Racing news from the Indiana motorsports scene

Dempsey Slingshots To Win Firestone Freedom 100

Four cars cross the finish line side by side with Peter Dempsey (#5) winning the Firestone Freedom 100 at the Indianapolis Motor Speedway. [Russ Lake Photo]

Four cars cross the finish line side by side with Peter Dempsey (#5) winning the Firestone Freedom 100 at the Indianapolis Motor Speedway. [Russ Lake Photo]

Sage Karam and Carlos Munoz led the most laps Friday afternoon, but Peter Dempsey won the Firestone Freedom 100 Indy Lights race by the smallest margin in Indianapolis Motor Speedway history with a NASCAR-like slingshot that forced a four-wide dash to the checkered flag.

Dempsey, who started third in the small eleven-car field, was fourth coming out of turn four, trailing Munoz, Karam and Gabby Chavez who were three-wide.

Dempsey pulled out of the draft as the pack exited the final turn and took the high side to a thrilling win that had the crowd on their feet.

“I said it before the race, it’s 40 laps and you go around in circles, but there’s no better place to do it than IMS, ” said Dempsey, who gave credit to his spotter, Indy Lights veteran driver Stefan Wilson.

“He told me to be patient and just get across the line. They spread out and we snuck up on them. I owe him this one. I had a feeling this end was going to happen. And you know it’s going to be four-wide across the line for certain.

“I beat the guy who qualified second (Munoz) for the Indy 500. So that’s not a bad thing, is it?”

Dempsey’s outside pass snuck his Belardi Auto Racing entry ahead by 0.0026 of a second. The closest Indy 500 finish was 0.043 in 1992 by Al Unser Jr.

This was Dempsey’s first Lights series win and the first for Belardi Auto Racing.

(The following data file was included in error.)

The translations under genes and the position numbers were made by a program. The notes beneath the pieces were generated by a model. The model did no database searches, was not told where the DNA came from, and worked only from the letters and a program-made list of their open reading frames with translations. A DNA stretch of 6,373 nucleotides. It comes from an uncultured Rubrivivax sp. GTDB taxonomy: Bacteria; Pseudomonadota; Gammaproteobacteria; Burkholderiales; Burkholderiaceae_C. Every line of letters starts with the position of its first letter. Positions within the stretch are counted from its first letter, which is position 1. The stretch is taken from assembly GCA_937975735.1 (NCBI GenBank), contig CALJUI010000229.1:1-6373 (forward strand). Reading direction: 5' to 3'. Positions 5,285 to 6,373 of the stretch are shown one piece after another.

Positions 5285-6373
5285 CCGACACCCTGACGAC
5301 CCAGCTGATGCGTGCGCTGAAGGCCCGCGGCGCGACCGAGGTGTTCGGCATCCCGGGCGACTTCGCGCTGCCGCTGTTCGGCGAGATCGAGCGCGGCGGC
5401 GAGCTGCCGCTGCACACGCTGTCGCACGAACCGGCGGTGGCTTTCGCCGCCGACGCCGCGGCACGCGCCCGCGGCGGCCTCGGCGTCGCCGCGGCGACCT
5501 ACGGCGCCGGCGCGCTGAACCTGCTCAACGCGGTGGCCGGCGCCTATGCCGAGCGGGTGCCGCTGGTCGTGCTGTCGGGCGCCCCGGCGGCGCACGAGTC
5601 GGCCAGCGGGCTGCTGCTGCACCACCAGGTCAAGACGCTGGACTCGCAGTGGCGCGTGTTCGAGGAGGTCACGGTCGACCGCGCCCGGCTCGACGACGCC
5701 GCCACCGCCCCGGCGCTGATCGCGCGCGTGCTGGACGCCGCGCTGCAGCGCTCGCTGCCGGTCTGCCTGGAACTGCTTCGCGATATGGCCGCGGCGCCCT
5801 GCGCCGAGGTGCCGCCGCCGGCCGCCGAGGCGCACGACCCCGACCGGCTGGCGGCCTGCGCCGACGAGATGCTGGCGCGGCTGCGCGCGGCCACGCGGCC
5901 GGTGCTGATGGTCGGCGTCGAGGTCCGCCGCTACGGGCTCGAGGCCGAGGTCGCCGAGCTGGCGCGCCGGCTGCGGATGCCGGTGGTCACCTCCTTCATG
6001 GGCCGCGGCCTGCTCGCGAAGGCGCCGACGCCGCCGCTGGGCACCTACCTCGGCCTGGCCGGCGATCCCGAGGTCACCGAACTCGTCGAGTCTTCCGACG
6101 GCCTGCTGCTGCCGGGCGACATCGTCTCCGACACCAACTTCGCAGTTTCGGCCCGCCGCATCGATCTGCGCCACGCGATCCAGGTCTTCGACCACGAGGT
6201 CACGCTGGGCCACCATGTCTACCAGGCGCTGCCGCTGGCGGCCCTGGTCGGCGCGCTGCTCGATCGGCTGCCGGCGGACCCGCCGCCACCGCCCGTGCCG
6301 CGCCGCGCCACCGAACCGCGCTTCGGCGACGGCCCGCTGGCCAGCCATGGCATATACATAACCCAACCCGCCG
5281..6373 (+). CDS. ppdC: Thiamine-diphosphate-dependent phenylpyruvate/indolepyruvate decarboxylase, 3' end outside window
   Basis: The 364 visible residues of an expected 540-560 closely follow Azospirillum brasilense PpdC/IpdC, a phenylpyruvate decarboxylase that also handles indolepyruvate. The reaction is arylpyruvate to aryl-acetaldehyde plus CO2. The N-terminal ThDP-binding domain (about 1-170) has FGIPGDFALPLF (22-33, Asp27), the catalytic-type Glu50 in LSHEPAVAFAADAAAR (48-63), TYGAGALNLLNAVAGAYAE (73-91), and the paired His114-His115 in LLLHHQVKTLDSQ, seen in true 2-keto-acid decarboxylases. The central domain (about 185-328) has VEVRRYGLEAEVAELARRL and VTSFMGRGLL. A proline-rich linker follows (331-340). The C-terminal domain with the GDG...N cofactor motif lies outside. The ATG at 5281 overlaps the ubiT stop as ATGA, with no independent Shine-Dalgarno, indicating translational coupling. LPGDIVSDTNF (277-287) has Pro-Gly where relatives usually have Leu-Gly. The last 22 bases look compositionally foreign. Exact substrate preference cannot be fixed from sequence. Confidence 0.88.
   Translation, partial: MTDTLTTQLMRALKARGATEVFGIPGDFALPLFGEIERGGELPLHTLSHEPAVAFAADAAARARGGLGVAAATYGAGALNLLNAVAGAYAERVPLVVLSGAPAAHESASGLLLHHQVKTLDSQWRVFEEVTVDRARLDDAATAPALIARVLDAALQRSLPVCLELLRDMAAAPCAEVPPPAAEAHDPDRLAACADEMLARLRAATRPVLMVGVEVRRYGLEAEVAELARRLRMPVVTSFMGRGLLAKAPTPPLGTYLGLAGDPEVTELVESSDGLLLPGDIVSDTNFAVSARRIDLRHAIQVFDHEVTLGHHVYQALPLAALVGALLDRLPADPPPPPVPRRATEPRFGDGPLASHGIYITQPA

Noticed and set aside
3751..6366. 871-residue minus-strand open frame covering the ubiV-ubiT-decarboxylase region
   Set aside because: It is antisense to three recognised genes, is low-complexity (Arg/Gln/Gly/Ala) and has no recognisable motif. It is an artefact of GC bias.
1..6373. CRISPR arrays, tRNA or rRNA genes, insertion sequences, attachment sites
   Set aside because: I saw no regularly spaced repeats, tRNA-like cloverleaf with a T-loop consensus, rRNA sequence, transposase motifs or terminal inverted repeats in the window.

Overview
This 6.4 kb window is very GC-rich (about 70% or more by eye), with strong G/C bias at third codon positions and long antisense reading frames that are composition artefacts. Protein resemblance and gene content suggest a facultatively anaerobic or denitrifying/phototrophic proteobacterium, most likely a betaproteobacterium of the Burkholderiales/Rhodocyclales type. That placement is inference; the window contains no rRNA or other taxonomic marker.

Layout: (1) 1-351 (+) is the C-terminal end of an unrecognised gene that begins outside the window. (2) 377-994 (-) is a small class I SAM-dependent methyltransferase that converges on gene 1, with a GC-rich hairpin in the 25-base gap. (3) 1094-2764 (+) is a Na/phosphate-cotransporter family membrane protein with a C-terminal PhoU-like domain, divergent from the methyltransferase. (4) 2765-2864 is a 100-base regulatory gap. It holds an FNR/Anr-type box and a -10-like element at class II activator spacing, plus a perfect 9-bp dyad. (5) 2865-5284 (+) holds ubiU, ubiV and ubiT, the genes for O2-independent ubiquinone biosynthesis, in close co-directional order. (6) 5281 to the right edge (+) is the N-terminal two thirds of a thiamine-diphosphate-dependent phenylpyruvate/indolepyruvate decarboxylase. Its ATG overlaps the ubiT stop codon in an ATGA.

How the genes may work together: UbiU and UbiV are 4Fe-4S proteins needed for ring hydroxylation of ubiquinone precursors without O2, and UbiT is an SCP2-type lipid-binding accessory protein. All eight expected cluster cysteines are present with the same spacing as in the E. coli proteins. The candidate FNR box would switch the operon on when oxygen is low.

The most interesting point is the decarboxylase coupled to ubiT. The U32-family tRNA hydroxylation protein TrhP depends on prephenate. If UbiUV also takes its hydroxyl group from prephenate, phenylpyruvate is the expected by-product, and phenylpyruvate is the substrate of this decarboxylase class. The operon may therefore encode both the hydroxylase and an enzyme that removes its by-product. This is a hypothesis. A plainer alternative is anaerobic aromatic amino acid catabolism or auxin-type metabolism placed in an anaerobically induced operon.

Chaves, Karam and Munoz finished under a blanket as only nine cars completed the 40-lap run.

Kyle O’Gara brought out the first yellow when he spun in turn four on lap two, and Jack Hawksworth made slight contact with the wall in turn two on lap fourteen.

Munoz led 26 laps, followed by 8 for Karam.

Peter Dempsey led only one lap as he averaged 162.995 mph.

And how was Belardi’s first win as a team owner?

‘It literally took my breath away. We knew it was going to be a shootout with those three cars in front,” said the first-time winning owner. “For the team to get their first win here; it is so special. Words can’t describe it.”

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Paul Gohde heard the sound of race cars early in his life. Growing up in suburban Milwaukee, just north of Wisconsin State Fair Park in the 1950's, Paul had no idea what "that noise" was all about that he heard several times a year. Finally, through prodding by friends of his parents, he was taken to several Thursday night modified stock car races on the old quarter-mile dirt track that was in the infield of the one-mile oval -and he was hooked. The first Milwaukee Mile event that he attended was the 1959 Rex Mays Classic won by Johnny Thompson in the pink Racing Associates lay-down Offy built by the legendary Lujie Lesovsky. After the 100-miler Gohde got the winner's autograph in the pits, something he couldn't do when he saw Hank Aaron hit a home run at County Stadium, and, again, he was hooked. Paul began attending the Indianapolis 500 in 1961, and saw A. J. Foyt's first Indy win. He began covering races in 1965 for Racing Wheels newspaper in Vancouver, WA as a reporter/photographer and his first credentialed race was Jim Clark's historic Indy win.Paul has also done reporting, columns and photography for Midwest Racing News since the mid-sixties, with the 1967 Hoosier 100 being his first big race to report for them. He is a retired middle-grade teacher, an avid collector of vintage racing memorabilia, and a tour guide at Miller Park. Paul loves to explore abandoned race tracks both here and in Europe, with the Brooklands track in Weybridge England being his favorite. Married to Paula, they have three adult children and two cats. Paul loves the diversity of all types of racing, "a factor that got me hooked in the first place." Follow Paul at @paulgohde on Twitter. E-mail Paul Gohde at